This Secluded Hotel is the Perfect Intro to Hawaiian Culture

It’s safe to say that I’m fairly obsessed with Hawai‘i. I grew up going there with my family, for starters, and I’m the co-author of a book about Hawaiian culture, Island Wisdom, which came out in October 2022. I’ve also been to all six of the major islands—Kaua‘i, O‘ahu, Moloka‘i, Maui, Lānaʻi, and the island of Hawai‘i (i.e. the Big Island)—multiple times.

Given my ~expertise~ on the archipelago, people often ask me which island they should visit on their trip. This is a tricky question, as I’m a firm believer in the idea that the right island will find you at the right time, and there’s a little something special for everyone on each one. But because I’m not a total monster—I genuinely understand the need for concrete answers—I often say that Lānaʻi is an extra special treat.

sparkles

All of the sparkles.

Courtesy of Rahul Khosla
beach pic

More of this, please. 

Courtesy of Annie Daly

As the smallest inhabitable island that travelers can visit in the archipelago, Lānaʻi—which is about a 50-minute ferry ride from Maui—is home to just about 3,000 people (O‘ahu’s population, for context, is around one million). There are 18 miles of beautiful secluded beaches, the water is crystal-clear, and the middle of the island is very rocky and remote, with an otherworldly, moon-like feel.

 

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It’s also borderline impossible to talk about Lānaʻi without mentioning the name Larry Ellison, as the Oracle billionaire bought 98% of the island in 2012. While this has given Lānaʻi more of an exclusive feel than it had in the past (it’s definitely a celeb favorite), the island is also home to a close-knit local community whose vibe you can feel when you visit. And doing your best to immerse yourself in said vibe is especially important in Hawai‘i right now, as overtourism is currently having a harmful effect on both the land and the locals. With that in mind, here’s how to do Lānaʻi right—so you can have your dream Hawaiian vacay and respect the culture, too.

(FYI, the writer received comped travel, accommodations, meals, and experiences in order to write this review.)

Stay

Four Seasons Resort Lānaʻi: This is one of the best spots to stay on the island, and not just because there aren’t many other options. (Seriously: There are just a couple B&Bs, plus another wellness-based Four Seasons called Four Seasons Sensei Lānaʻi.) The Four Seasons Lānaʻi has all of the tropical trip essentials: It’s right on the beach, with lounge chair service and views for days. There are also two pools, one of which features a pretty waterfall surrounded by bougainvillea. And three delicious, locally-sourced restaurants are on-site, along with a spa, and breezy, open-air hangout zones.

pool fs

A very tropical pool. 

Courtesy of Annie Daly
lushness

Exhale.

Courtesy of Four Seasons Resort Lānaʻi
four seasons lānaʻi

It’s the indoor-outdoor living for me.

Courtesy of Four Seasons Resort Lānaʻi

Perhaps best of all, though—especially when it comes to being the antithesis of The White Lotus’ entitled Tanya McQuoid—is that the Four Seasons Lānaʻi put some thought into their cultural programming. The hotel employs a few Native Hawaiian cultural advisors who run the “Love Lānaʻi” program, a series of cultural excursions, events, workshops and tours for hotel guests who are interested in learning more about local life. Even the design of the hotel is infused with cultural elements. There are lots of Native Hawaiian artifacts and artworks on display throughout the property, including an outrigger canoe (the traditional canoe of ancient Hawaiians) in the lobby.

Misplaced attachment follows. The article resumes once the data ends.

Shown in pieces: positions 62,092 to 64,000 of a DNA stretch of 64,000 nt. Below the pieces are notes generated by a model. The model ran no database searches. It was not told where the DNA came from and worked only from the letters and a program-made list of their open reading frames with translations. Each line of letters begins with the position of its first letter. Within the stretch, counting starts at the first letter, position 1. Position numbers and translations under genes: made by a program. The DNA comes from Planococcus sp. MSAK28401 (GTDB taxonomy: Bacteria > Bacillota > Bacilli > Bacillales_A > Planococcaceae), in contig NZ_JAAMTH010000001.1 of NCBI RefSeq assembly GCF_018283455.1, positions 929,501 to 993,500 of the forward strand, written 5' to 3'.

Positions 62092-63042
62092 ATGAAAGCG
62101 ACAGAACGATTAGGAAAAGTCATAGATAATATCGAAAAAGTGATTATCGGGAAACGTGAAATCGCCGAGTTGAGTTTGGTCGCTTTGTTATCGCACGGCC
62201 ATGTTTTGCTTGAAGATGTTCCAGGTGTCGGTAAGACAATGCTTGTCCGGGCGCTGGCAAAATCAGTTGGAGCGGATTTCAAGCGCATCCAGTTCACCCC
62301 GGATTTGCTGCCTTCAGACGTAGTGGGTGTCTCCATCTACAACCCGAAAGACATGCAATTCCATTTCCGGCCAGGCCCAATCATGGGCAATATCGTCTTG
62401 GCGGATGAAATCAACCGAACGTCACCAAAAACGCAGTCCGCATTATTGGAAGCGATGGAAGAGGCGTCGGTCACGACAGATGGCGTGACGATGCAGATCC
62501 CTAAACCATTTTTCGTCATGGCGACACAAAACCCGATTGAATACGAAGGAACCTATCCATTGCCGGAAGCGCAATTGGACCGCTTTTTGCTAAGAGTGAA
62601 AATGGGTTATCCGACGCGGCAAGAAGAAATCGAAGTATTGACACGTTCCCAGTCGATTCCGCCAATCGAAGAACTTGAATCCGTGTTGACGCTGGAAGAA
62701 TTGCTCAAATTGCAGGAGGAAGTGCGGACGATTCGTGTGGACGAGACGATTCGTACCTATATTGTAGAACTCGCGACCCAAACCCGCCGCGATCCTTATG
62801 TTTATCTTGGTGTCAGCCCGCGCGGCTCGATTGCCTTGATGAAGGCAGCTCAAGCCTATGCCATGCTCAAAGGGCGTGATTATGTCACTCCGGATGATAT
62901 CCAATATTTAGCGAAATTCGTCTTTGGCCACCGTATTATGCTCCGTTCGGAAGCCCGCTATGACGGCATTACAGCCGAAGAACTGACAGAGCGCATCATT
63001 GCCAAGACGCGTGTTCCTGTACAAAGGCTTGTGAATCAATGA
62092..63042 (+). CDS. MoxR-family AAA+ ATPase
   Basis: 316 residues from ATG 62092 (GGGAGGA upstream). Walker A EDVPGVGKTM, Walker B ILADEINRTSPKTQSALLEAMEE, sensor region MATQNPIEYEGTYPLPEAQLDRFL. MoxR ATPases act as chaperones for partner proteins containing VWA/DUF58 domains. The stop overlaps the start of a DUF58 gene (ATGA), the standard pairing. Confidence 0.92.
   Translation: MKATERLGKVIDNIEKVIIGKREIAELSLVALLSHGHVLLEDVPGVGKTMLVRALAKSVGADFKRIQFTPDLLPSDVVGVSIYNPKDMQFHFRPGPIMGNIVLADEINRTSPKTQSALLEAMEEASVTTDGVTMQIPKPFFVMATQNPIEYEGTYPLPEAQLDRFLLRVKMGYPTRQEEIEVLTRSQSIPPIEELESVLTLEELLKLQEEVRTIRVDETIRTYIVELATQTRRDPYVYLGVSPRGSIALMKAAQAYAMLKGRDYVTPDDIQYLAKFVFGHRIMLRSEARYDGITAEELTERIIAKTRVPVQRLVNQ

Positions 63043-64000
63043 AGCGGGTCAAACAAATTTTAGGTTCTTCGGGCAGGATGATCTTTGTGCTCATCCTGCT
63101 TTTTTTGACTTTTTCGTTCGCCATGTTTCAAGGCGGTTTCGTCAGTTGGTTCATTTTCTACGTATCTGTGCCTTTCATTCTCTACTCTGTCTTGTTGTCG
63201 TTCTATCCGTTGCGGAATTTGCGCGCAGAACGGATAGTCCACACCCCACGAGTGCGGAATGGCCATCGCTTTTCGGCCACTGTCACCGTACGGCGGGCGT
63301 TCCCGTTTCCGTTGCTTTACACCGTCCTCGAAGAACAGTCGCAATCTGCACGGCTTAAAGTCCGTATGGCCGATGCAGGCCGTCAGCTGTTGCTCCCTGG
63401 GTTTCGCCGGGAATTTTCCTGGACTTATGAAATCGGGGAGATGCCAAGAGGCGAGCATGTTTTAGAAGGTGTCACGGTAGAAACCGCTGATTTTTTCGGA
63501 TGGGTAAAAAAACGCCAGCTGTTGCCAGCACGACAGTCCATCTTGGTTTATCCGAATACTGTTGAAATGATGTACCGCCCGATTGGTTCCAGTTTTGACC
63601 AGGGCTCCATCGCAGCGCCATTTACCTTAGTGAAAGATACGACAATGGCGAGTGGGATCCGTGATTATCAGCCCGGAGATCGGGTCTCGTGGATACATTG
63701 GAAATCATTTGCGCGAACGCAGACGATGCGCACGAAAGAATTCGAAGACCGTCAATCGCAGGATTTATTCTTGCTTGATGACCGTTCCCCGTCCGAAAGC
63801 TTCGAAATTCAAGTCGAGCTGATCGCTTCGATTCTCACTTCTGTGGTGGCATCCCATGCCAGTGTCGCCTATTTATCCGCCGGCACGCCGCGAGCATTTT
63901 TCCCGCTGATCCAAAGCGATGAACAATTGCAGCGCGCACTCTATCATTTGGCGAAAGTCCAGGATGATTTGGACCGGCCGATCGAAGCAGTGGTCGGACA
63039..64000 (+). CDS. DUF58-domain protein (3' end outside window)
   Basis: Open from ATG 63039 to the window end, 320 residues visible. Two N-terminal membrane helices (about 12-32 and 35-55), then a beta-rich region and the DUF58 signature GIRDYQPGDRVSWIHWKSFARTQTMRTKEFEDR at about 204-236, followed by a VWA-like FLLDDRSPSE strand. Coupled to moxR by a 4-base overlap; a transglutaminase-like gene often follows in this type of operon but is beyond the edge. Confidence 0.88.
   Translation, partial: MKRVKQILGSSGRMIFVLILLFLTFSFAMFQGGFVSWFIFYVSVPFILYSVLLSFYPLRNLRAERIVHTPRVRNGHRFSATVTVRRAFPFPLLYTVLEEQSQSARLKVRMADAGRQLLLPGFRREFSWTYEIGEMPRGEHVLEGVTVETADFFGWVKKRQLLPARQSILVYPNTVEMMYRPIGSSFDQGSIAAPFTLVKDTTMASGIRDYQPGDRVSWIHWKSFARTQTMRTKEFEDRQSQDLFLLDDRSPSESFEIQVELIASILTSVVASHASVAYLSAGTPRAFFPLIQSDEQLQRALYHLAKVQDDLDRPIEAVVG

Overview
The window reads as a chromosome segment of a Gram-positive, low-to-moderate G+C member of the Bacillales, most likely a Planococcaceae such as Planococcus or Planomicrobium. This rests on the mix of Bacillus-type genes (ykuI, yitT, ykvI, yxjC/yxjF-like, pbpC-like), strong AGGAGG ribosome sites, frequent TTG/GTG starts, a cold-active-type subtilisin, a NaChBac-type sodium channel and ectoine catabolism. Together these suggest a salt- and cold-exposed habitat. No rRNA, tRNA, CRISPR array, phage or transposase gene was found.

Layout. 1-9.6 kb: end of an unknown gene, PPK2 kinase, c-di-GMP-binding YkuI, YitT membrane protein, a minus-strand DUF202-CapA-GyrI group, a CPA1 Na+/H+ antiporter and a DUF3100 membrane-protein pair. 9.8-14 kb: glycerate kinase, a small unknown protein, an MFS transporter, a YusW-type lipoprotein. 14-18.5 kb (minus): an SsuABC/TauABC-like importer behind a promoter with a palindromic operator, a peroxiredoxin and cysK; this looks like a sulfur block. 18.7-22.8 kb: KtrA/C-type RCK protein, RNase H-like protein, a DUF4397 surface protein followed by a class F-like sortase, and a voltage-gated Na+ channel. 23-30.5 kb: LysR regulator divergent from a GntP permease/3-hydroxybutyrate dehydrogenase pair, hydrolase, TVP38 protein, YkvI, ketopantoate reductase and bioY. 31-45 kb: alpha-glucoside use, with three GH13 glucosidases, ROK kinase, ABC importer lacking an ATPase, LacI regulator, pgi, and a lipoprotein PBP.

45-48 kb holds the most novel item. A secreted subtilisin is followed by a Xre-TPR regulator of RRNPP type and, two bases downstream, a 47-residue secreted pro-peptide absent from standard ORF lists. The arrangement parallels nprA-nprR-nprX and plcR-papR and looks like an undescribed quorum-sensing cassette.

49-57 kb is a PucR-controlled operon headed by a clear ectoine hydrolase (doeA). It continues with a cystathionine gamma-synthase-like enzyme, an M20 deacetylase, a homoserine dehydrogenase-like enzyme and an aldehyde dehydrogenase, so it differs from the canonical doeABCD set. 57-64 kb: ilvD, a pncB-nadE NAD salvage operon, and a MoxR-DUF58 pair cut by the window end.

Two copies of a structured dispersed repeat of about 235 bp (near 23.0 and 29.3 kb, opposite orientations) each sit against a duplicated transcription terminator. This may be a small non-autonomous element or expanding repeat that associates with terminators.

hawaiian lobby

The outrigger canoe in the lobby. 

Courtesy of Annie Daly
fsl

So lush! 

Courtesy of Annie Daly

Play

Choose one (or a few!) of the Love Lānaʻi activities: There are tons of daily workshops and demos to sign up for, from hula to lei making to herbal healing to oli (chants), and a holoholo tour, where a guide takes you off-roading in a 4×4 and teaches you about the island’s history along the way. Be sure to check out Keahiakawelo, an awe-inspiring rock garden with so many strange rock formations, it can feel like you’re walking on the moon.

My husband and I especially loved the beautiful self-guided hike to Pu’upehe, nicknamed Sweetheart Rock (note: You can also do this hike with a guide at sunrise if you want). Pu’upehe is an iconic rock close to the hotel that’s steeped in Hawaiian legend. As the story goes, after a young Hawaiian warrior named Makekehau learned that his great love Pehe drowned, he climbed the iconic rock to bury her, and then jumped to his death (80 feet) in the sea below. Witnessing the location of this story IRL is one of the many reasons I love Hawai’i: The land itself is beautiful on its own, but once you learn the stories tied to each place, it becomes even more special.

rocks hike

Pu’upehe. 

Courtesy of Annie Daly
hike fsl

Taking it all in. 

Courtesy of Rahul Khosla

Enjoy a day at Hulopo’e Beach: Be sure to devote at least one full day to the lounge chair life. Located right at the bottom of the hotel, this beach was made for chilling. The water is seriously perfect, the sand is super soft, and there aren’t tons of people there (#perks of a small island). One thing to note: While you can order food to your chair, they don’t allow alcohol on the beach, so be sure to do all of your drinking at one of the pools or restaurants.